Saturday, April 7, 2012

One water bottle or a billion dollar industry


Bottled water consumption has matured exponentially over past fifteen to twenty years. This growth has taken place internationally, but particularly in Europe and North America. Once found mainly at railways stations, mineral water, today occupies places on the shelf  in superstores and grocers. With a compounded annual rate, the mineral water market has witnessed, close to 30% growth over the last decade in terms of volumes. When one enters in a grocery store or a restaurant in, he or she is bound to find at least a few different brands of bottled water.

The Mineral water industry in developing countries is cultivating at 40 %. Many countries have become exceptionally oriented toward bottled water, over period of time. For an example, according to a 2001 World Wildlife Fund survey, individuals around the globe consume some 89 billion liters of bottle water annually, worth roughly $22 million while United States alone consumes about 13 billion liters. It is estimated that the worldwide consumption of bottled water is nearing 200 billion liters - sufficient to satisfy the daily drinking water need of small developing country’s population. Over the last ten years, this industry witnessed tremendous growth. Consumption of bottled water varies across regions and is primarily linked to the level of prosperity.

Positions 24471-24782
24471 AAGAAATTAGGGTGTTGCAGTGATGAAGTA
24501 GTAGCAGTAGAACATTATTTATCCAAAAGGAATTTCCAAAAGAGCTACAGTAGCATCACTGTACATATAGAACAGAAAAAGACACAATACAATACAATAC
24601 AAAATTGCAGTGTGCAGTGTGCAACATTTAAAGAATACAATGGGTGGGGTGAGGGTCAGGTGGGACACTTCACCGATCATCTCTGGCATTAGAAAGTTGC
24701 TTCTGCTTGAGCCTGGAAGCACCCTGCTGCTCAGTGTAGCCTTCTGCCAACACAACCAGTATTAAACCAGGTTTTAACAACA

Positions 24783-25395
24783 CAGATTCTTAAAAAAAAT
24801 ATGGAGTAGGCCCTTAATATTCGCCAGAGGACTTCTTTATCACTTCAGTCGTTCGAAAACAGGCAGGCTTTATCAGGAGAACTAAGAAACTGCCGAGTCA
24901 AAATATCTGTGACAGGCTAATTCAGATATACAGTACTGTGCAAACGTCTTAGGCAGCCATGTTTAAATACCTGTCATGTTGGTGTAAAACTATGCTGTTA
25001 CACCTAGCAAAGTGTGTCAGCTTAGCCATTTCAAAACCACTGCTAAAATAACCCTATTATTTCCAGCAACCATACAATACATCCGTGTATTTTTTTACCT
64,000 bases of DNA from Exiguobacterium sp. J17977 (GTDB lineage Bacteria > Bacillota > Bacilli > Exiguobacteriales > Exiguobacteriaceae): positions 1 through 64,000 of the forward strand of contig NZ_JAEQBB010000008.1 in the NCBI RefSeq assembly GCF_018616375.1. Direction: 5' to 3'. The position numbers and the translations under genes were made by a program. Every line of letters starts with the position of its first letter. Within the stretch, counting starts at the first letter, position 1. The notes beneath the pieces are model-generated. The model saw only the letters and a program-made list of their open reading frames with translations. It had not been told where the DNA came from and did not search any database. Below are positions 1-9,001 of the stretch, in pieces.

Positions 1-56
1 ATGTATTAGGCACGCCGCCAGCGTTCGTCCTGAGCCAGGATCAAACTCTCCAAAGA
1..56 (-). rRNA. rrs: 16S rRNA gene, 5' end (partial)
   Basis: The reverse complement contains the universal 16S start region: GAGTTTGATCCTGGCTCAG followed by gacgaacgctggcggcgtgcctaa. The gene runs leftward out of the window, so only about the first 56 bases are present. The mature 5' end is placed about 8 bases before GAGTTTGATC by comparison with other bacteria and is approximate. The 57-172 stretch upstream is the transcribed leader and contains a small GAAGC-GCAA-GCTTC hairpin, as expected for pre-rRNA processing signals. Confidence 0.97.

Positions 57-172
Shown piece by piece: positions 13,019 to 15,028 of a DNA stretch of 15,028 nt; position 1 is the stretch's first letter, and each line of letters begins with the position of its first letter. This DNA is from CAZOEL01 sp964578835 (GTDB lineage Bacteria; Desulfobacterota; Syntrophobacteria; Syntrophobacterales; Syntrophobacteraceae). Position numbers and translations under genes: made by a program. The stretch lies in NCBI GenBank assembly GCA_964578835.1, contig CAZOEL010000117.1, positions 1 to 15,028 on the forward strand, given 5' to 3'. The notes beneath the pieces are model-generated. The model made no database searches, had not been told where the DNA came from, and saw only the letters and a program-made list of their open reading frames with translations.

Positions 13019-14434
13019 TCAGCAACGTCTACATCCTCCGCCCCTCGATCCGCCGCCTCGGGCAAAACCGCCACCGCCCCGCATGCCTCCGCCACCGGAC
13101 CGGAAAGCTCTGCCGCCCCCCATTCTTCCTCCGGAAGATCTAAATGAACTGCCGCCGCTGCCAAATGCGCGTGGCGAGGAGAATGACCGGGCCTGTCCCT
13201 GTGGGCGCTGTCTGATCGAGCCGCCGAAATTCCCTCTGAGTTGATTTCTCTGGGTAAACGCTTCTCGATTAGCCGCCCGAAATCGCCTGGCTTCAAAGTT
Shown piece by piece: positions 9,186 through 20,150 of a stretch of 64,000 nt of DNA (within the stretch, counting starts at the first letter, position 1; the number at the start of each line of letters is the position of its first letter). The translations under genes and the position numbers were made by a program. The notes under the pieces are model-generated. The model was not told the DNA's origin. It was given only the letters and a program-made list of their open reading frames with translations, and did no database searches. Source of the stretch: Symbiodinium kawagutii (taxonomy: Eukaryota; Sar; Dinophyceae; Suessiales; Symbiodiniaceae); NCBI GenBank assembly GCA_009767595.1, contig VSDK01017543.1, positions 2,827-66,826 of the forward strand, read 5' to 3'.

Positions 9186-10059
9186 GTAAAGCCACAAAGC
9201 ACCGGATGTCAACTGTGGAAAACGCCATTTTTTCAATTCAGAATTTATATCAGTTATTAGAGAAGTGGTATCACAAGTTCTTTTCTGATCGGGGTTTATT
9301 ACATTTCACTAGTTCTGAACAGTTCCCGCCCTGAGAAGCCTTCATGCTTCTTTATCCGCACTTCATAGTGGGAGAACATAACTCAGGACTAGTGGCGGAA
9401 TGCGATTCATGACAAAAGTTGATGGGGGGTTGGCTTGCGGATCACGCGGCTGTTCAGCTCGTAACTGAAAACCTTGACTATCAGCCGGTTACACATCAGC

Bottled water industry

'Dirty Water Bomb' Campaign by Unicef, an initiative to educate value of purified water 


The formal bottled water business can be divided broadly into three segments, in terms of price tag: premium mineral water, natural mineral water and packaged drinking water. For reference, packaged drinking water is water from any source that is treated for consumption while Natural Mineral water is drawn from a natural underground source. 

Consumption of bottled water in a developing country is linked to the level of prosperity in the different regions. The western region accounts for 40 % of the market and the eastern region just 10 %. In developing nations, most small-scale producers sell non-branded products and serve small markets. Mineral water business is restricted only to big hotels & Restaurants, in such geography. Nevertheless, market leaders are trying their level best to make Mineral water necessity of common man. 

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